Bowery Gallery:  Christine Hartman: Recent Work    Feb 26 - March 23, 2013                     back


Still Life with Oak Leaves
oil on canvas
30 x 39 inches


One can think of all manner of ways that a painting can instantly catch the eye: quirky imagery, spell-binding technique, stylistical flamboyance, off-the-wall concepts, evocative mixtures of media, and so on.

Christine Hartman’s paintings at Bowery Gallery resonate in subtler, deeper ways. At a glance, the ten canvases, almost all of them still lifes, stand out as faithful observations of carefully arranged objects. Nuanced colors and brushwork combine to produce an appealingly atmospheric effect. Closer inspection reveals faint networks of angling lines, no doubt the artist’s means of getting acquainted with the interior spaces of the paintings. But the most compelling aspect of these paintings is the way that the artist weights and characterizes her objects through pressures of color.  

The single most impressive work here may be “Still Life with Oak Leaves,” which depicts a complex, two-tiered arrangement of common objects. Intervals of color pressures locate a bowl of plums—holding richly in the depths—a few inches from the silvery, vertical gesture of a pitcher and the contrasting curves of yellow squash. Above, atop a cardboard box, a tilting basket reveals a cluster of oranges fringed in light. Every one of these objects holds, with a measurable presence, within larger sequences that engage in turn with other sequences.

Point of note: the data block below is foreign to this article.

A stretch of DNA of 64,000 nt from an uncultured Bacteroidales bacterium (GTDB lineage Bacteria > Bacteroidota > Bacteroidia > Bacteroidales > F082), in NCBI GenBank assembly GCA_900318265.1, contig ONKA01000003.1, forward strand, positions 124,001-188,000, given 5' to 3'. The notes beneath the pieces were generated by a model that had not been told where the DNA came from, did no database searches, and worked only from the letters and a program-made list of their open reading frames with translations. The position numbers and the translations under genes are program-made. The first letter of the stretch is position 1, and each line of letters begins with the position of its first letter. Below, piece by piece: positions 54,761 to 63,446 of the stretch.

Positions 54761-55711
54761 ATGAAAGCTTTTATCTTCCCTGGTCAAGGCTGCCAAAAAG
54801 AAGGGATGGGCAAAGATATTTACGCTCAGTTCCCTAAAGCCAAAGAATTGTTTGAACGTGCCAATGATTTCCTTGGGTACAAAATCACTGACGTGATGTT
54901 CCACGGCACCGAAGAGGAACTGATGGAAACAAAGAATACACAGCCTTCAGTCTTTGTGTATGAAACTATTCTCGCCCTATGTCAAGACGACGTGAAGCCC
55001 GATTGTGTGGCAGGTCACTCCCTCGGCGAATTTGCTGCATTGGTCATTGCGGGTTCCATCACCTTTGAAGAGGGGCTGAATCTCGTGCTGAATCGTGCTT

Along with several other strong works in the exhibition, the painting reminds us how subjective vision is, and how the transposition to canvas, with each moment weighted in color and line, involves all manner of complex inventions. At her best, Hartman achieves some of the spacious, luminous deliberation of Chardin—no small feat, especially in a time favoring obvious and ostentatious effects.

Bowery Gallery, Feb 26 - March 23, 2013
530 W 25th St, New York NY 10001
646-230-6655 · www.bowerygallery.org